In reality, the horrible start killed them, that and the unforseen struggles of the bullpen in the Nebraska seventh – Joe Stoll and Kyle Michalik giving up the five runs after being so consistent for so long throughout the season.
“I guess if I could have known how Reece (Calvert) would have struggled I would have gone in a different direction,” said Greg Beals in the post-game interview room. “Credit Seth Kinker for coming in and doing what he did. Once again he was good, hitting with the breaking pitch and staying down in the zone. It’s not rocket science…if you can do that you’re going to be successful. And as banged up as we are with the starting pitching we have to find a way to get Seth in the game for us (meaning as a starter), because he’s the best we have right now. He was up over 80 pitches today, which gave him 110 for the weekend, and he just didn’t need to go farther.”
In the next breath, he gave credit to Nebraska starter Jake Meyers.
“He was very good,” added Beals. “Give him credit. 85 mile per hour fastball and good command of a very good changeup. He mixed things up and he had us off (rhythm) at the plate. You saw the difference when they went to their bullpen.”
And to the point about the eight-run eighth?
“It’s very encouraging because it showed the culture of this program. We’re down 11-1 and the Buckeyes showed no quit. The young talent continues to produce and that bodes well for the future and the next three weeks, as well as beyond. But we have to find a way to compete better than we did at the beginning of today’s game. It also shows the potential we have. Even when they went to their closer in the eighth we got a couple off him. We just have to have that sense of urgency throughout all twenty seven outs. We’re giving up too many outs at the plate offensively, and we gave up too many bases today with the walks and hit batsmen (5 hit batsmen).”
The loss, while disappointing, also highlighted the emergence of Brady Cherry from his two-year struggle for relevancy in the batting order. His four for five Sunday was his most consistent game to date as a Buckeye.
“It’s a matter of confidence, of course,” said Cherry. “I haven’t really changed anything mechanically. I’ve worked with Angle (Coach Matt Angle) and the more comfortable you can be the better things seem to get.
“Playing every day now is a big help,” Cherry adds. “I know myself better as a baseball player. I played three sports in high school but now I know I’m a baseball player. I have a better idea of what to expect from myself. Having fun, relaxing, and being able to compete is what it’s all about. It’s been frustrating, for sure, but you can’t quit. I’ve had a lot of sleepless nights and thinking about what I need to do. You get very hard on yourself. But the key is just to not go there. You have to focus on knowing that you’re good enough to be here. That’s the biggest thing I’ve learned since I’ve been here.”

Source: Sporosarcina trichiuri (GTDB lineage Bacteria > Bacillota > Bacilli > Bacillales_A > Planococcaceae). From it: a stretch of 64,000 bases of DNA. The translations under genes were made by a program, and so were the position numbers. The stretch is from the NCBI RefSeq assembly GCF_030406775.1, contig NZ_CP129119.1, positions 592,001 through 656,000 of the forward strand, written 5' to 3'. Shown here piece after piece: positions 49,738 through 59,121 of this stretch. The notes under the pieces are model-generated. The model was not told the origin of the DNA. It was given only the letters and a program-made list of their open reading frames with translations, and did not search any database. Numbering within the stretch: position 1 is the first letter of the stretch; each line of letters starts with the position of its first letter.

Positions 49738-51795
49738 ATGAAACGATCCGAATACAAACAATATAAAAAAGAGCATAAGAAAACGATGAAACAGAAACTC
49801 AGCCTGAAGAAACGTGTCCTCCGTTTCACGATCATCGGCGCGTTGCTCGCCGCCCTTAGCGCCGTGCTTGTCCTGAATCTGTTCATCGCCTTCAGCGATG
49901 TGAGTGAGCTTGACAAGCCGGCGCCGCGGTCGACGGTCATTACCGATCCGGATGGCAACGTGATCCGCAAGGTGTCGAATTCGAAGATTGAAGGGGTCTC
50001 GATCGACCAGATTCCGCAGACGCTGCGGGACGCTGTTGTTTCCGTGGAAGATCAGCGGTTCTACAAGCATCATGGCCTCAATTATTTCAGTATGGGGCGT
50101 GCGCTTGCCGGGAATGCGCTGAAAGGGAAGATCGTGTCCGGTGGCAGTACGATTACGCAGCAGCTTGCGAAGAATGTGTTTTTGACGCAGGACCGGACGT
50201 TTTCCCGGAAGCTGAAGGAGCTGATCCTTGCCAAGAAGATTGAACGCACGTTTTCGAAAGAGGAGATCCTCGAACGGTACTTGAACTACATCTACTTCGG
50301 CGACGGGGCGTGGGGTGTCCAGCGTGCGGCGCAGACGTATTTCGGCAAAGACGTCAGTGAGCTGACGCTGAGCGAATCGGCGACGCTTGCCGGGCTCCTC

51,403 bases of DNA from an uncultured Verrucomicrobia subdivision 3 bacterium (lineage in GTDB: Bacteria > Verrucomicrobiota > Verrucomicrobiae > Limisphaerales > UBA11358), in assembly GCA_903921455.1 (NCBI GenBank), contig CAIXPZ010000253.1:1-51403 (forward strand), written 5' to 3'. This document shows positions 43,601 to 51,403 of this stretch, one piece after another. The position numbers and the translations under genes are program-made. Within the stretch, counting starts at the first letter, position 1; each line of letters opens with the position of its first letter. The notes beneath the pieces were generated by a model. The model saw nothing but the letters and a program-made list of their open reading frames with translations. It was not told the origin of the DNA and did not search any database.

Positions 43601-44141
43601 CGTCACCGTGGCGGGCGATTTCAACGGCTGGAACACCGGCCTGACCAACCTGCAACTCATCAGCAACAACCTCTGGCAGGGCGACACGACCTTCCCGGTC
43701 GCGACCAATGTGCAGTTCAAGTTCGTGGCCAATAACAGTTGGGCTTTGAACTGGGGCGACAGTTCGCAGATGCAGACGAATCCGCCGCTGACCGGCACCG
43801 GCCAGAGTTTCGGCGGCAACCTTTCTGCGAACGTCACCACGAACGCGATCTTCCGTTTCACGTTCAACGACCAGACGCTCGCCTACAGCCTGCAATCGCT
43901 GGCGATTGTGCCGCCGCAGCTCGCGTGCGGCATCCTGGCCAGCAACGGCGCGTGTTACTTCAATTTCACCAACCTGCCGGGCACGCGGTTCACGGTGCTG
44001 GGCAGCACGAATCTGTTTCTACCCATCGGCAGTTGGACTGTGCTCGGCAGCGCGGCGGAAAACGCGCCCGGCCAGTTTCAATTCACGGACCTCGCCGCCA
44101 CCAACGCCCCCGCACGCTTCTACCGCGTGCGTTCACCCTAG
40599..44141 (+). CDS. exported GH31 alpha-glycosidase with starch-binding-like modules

It’s a team that’s talented, for sure. There’s no doubt when you watch the sophomoric contributions of Brady Cherry and Jacob Barnwell – when you watch the arrival and competitive growth of freshmen like Noah West, Dominic Canzone, and Conner Pohl.
But it’s also a team that’s on the fringe of being what Beals, Chris Holick, and Mike Stafford envisioned when they recruited that young talent.
“And that’s what I told the guys in the huddle after the game,” said Beals. “There’s such a fine line between winning and losing at this level, and we’re very close. We’ve got to find a way get there – running out ground balls, giving us tough at bats throughout the game, not just in the eighth inning today. Some of that’s maturity, of course, but it’s also the element of competitive toughness, and that’s something we’re going to continue to get better at.”
Timing, of course, is everything. Subtract the first inning, subtract the seventh, add Seth Kinker and the bottom of the eighth inning, and you can already see the future of this Buckeye baseball program.
Margaret Mitchell, by the way, died young, hit by a car while crossing the street – inexplicable. There are days when baseball feels exactly like that. Days you can’t explain.
Gone with the wind!